On Saturday, May 7th, from 1:00-2:30 pm, West Shore residents are invited to attend a free, family oriented walk along Millstream Creek to share stories about the area and talk about the community they live in. To participate on the walk, meet at Serious Coffee in Millstream Village at 1:00 p.m. The walk will be slow-paced, accessible for people of all ages, and dogs on leashes are welcome.

The walk will occur, rain or shine. Come meet your neighbours, share your memories about the area, and discuss your hopes for the future of your home.


Happy Walktober! Going for a walk might be one of the easiest activities that you can do, yet it may not always feel safe and comfortable. Sidewalks might be crumbling, narrow, or nonexistent. The safe way across a busy street might result in a frustrating 500m detour. Or perhaps you’ve experienced a scary near miss with a vehicle or have recently tripped and fallen. These experiences all factor into our decision to walk and may become barriers to accessing our communities as we’d like.

A new crowdsourced website is hoping to change that. has recently been developed by researchers at the University of Victoria, Simon Fraser University, and Memorial University with funding from the Public Health Agency of Canada. Crowdsourcing offers a way to fill in the data gaps left by traditional sources such as police reports or ICBC claims. Building upon their experience with, the team has created to gather reports of barriers to safe, comfortable walking or rolling on the region’s sidewalks and pathways. Website users can map three different types of reports: 1) Hazards or Concerns; 2) Missing Amenity; or 3) an Incident (collision, fall, or near miss). While the map platform is global, the project is focusing promotion initially on the Capital Region. After a participant drops a location pin on the map, they are asked a series of questions about their report.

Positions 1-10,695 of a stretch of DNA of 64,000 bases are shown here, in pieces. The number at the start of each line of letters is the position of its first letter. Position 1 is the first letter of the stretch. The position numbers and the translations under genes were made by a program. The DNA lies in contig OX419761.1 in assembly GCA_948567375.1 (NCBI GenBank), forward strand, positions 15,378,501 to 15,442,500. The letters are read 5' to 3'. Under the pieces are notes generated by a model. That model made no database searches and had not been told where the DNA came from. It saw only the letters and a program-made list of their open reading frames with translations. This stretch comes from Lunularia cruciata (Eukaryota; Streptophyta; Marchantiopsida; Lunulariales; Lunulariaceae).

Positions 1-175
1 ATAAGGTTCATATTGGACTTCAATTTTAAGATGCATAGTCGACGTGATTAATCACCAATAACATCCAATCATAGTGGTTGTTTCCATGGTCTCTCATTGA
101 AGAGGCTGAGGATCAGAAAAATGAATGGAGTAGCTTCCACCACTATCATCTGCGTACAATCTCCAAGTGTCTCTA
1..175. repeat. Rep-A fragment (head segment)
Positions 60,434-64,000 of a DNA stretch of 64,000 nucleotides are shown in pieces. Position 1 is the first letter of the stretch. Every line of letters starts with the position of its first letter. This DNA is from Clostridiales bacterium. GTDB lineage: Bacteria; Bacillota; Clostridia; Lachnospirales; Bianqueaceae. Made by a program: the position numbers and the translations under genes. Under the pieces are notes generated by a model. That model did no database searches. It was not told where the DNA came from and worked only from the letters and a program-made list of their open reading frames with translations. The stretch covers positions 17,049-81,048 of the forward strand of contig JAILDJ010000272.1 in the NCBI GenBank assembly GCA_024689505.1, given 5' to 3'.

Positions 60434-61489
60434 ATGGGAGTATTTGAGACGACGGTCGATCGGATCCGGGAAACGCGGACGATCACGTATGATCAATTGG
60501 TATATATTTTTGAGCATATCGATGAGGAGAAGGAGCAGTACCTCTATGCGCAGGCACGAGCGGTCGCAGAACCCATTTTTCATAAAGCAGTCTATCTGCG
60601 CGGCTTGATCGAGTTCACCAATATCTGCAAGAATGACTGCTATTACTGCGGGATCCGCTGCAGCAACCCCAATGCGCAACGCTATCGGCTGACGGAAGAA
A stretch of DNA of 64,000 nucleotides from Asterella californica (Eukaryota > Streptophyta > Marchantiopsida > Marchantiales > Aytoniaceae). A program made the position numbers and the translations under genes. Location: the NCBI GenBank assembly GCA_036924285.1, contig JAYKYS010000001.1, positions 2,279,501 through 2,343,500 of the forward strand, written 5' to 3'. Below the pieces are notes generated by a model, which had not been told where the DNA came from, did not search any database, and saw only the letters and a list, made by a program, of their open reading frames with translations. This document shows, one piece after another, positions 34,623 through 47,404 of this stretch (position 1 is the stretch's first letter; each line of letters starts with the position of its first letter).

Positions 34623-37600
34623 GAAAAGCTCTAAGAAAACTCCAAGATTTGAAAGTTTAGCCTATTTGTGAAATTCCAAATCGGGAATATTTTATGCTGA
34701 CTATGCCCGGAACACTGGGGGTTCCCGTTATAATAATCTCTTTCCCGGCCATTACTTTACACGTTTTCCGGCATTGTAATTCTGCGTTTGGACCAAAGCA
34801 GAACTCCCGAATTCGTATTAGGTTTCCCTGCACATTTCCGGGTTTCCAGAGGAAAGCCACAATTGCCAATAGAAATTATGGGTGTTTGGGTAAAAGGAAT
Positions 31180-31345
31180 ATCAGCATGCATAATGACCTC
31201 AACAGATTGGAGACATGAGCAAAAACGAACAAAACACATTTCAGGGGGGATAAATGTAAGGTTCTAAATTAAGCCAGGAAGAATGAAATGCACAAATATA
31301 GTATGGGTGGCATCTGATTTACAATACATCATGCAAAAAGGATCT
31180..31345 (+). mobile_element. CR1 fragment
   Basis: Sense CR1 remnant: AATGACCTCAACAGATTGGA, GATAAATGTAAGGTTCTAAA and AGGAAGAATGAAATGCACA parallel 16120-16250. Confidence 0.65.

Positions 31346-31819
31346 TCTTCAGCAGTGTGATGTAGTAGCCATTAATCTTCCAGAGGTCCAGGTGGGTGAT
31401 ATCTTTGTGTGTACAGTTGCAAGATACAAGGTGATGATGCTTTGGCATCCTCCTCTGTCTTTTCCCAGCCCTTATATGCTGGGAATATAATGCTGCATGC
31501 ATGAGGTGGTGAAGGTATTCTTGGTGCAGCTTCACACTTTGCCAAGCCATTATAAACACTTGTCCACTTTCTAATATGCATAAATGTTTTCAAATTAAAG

Participation is anonymous, but demographic details such as year of birth, gender, and ethnicity are collected to better understand who the project has reached. People may experience the safety and comfort of their environment differently based on gender, race, or age. As well, different barriers may exist for people with a disability and this information is also collected. Data collected by will be shared with Walk On, Victoria and the region’s municipalities to help improve the pedestrian environment. Have something to report? Simply go to through your browser on any device.

Why Walkable Communities Must Include Green Space

As the population in the CRD increases, every mayor in a municipality with a commercial centre talks about housing densification to help create a community where residents can live, work and shop without commuting. Green space, essential for health and quality of life, frequently gets squeezed out of the planning.
Look at downtown Victoria. One high-rise after another has gone up, replacing increased suburban sprawl with vertical sprawl. What was once known as the city of gardens is turning into a city of canyons where, on some streets, sunlight seldom reaches the ground. Unless you consider green space to be a shrub in a pot on the sidewalk in front of a condominium complex, you will need to walk to the playground by the Court House, or to Beacon Hill Park, if you want to find a spot to sit down on a bench  without having to buy a cup of coffee for the privilege. While shopping, coffee shops, restaurants, banks and the Royal and  McPherson Theatres are close by, nature is not. Where’s the green space?